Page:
MASSENA — The New York Power Authority has received the go-ahead for its Moses-Adirondack Smart Path Reliability Project.
The state Public Service Commission announced Thursday that it had approved the $483.8 million project to rebuild a major north-south transmission line, including 78 miles constructed by the federal government in 1942 and acquired by the Power Authority in 1950. The Moses-Adirondack line starts in Massena and carries electricity from the St. Lawrence-FDR Power Project to the Adirondack substation in Croghan.
According to a news release from the Public Service Commission, the PSC granted NYPA a Certificate of Environmental Compatibility and Public Need, which authorizes NYPA to rebuild and operate its existing Moses-Adirondack 1 and 2 transmission lines and to construct certain upgrades to the Moses Switchyard and the Adirondack Substation.
“Today’s approval from the New York State Public Service Commission for NYPA to move ahead with rebuilding our Moses-Adirondack transmission lines enables us to ensure the security and reliability of New York’s energy system well into the future. As we move toward Governor Cuomo’s 100 percent carbon-free by 2040 goal, these transmission lines will provide a crucial link for delivery of anticipated, new clean energy sources to New Yorkers,” NYPA President and CEO Gil C. Quiniones said in an emailed statement.
NYPA filed an application with the PSC in April 2018 to seek authorization to rebuild and operate its existing Moses-Adirondack 1 and 2 transmission lines. During their September meeting, NYPA trustees approved a contract of about $11.1 million for Kenny Construction Company, Chicago, to place two laydown areas, one in Louisville and another in Hermon as part of the project.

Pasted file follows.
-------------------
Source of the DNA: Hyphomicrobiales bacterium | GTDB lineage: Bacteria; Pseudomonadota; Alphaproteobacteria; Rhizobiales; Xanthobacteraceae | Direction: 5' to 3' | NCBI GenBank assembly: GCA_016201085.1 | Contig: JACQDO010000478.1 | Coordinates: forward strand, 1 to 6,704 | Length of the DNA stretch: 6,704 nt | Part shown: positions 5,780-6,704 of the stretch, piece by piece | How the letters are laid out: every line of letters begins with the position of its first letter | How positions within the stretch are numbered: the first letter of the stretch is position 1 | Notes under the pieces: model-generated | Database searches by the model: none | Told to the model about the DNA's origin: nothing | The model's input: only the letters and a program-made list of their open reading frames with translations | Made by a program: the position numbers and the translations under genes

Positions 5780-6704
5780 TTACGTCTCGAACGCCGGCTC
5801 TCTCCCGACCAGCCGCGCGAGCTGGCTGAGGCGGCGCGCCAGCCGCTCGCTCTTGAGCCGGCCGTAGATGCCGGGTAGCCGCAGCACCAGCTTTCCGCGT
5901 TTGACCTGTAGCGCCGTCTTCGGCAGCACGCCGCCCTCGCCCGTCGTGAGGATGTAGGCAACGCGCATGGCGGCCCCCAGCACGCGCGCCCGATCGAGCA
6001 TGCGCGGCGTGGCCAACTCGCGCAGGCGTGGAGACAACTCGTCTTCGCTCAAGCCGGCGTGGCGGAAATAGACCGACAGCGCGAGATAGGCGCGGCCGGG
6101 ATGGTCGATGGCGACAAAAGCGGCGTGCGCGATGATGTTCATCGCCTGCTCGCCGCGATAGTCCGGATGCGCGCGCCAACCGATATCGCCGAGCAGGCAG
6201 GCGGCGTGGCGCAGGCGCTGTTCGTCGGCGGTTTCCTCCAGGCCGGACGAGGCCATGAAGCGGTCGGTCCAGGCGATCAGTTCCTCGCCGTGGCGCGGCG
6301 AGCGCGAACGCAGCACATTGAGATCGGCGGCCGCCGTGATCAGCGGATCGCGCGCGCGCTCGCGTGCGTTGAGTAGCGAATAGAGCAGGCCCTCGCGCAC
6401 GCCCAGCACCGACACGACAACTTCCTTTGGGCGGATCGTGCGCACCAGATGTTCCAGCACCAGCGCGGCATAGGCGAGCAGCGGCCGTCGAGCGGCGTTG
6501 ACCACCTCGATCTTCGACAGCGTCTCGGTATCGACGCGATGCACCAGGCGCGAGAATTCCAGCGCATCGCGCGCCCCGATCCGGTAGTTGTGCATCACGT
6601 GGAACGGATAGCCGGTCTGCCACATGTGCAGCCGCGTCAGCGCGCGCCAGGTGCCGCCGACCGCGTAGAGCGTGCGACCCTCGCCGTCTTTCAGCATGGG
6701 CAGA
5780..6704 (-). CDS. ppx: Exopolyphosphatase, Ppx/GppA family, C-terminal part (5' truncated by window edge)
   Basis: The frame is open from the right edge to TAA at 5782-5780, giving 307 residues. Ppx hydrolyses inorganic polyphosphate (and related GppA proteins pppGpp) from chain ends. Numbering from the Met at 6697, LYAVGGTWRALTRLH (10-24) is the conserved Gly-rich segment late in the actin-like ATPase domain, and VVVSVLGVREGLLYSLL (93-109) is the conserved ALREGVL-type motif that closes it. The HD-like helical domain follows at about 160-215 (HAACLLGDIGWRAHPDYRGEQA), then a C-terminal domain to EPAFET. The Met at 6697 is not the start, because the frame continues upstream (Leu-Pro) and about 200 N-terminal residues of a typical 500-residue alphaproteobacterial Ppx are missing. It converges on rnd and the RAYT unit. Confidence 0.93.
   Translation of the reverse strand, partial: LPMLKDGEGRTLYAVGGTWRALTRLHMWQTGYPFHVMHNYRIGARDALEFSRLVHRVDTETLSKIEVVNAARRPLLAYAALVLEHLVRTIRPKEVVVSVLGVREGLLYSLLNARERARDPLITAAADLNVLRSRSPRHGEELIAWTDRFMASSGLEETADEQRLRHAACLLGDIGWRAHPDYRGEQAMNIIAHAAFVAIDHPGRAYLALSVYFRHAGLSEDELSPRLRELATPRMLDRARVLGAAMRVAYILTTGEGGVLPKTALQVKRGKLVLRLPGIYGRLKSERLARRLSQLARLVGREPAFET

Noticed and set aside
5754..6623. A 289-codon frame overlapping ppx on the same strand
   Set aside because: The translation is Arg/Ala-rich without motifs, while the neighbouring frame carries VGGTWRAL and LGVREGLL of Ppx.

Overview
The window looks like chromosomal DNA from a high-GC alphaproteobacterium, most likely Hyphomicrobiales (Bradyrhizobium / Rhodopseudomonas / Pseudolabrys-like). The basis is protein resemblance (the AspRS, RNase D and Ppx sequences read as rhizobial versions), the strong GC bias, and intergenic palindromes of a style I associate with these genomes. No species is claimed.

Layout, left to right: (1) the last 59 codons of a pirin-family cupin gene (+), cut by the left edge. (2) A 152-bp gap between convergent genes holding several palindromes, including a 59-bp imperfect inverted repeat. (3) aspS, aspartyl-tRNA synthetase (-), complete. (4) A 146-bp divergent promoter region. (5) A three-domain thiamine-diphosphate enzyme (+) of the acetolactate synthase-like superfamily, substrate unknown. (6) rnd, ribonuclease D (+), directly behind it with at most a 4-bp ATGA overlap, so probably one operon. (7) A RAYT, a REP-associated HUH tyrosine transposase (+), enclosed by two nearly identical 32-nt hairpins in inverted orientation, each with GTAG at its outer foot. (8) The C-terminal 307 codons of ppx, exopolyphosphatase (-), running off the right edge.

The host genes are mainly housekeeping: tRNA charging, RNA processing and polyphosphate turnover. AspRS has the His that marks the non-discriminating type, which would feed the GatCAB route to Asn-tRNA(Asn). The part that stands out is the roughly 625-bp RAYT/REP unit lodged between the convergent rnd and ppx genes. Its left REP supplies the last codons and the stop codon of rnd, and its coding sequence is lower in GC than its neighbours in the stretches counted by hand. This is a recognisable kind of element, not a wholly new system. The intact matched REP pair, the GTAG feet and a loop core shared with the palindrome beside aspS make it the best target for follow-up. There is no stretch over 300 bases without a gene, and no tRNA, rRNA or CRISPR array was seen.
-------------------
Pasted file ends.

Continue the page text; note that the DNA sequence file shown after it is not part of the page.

The laydown area is a space of ground or pavement located near or at the construction site that is for the receipt, storage and partial assembly of project equipment and materials to be installed or constructed. Kenny Construction Company will set up, manage and maintain the two laydown areas in Louisville and Hermon.
Phase One of the project replaces 78 miles of the two lines currently configured as single circuits on separate wooden H-frame structures with two new single-circuit lines on steel monopoles. The single steel poles require significantly less space than the H poles, extend the distance between poles and minimize the use of space on the right-of-way.
The rebuilt lines will be taller but stronger, less susceptible to failure and able to withstand ice storms with the new aluminum conductor and steel poles.
Phase Two would replace the remaining length of the transmission lines with two single circuits on steel monopoles and upgrading the Moses Switchyard and the Adirondack Substation.
The project is expected to begin in 2020, with the lines expected to be in service about three to four years after the start of construction. Once complete, it will have the capacity to bring enough clean electricity to power 720,000 to 900,000 average-sized homes.
The project will strengthen the state’s electric power grid, which will allow more upstate renewable energy to connect to the power system throughout the state. It will also help the state meet the governor’s Clean Energy Standard that mandates that 50 percent of New York’s electricity comes from renewable energy sources like wind and solar by 2030.
“We commend NYPA for advancing this critical transmission project which will ensure reliable service throughout New York State,” Public Service Commission Chair John B. Rhodes said in a statement. “These new and improved lines will help transmit power generated by clean hydro and renewable facilities in Canada and Upstate New York. They will also support future expansion to meet the clean energy goals in Governor Cuomo’s ambitious Green New Deal.”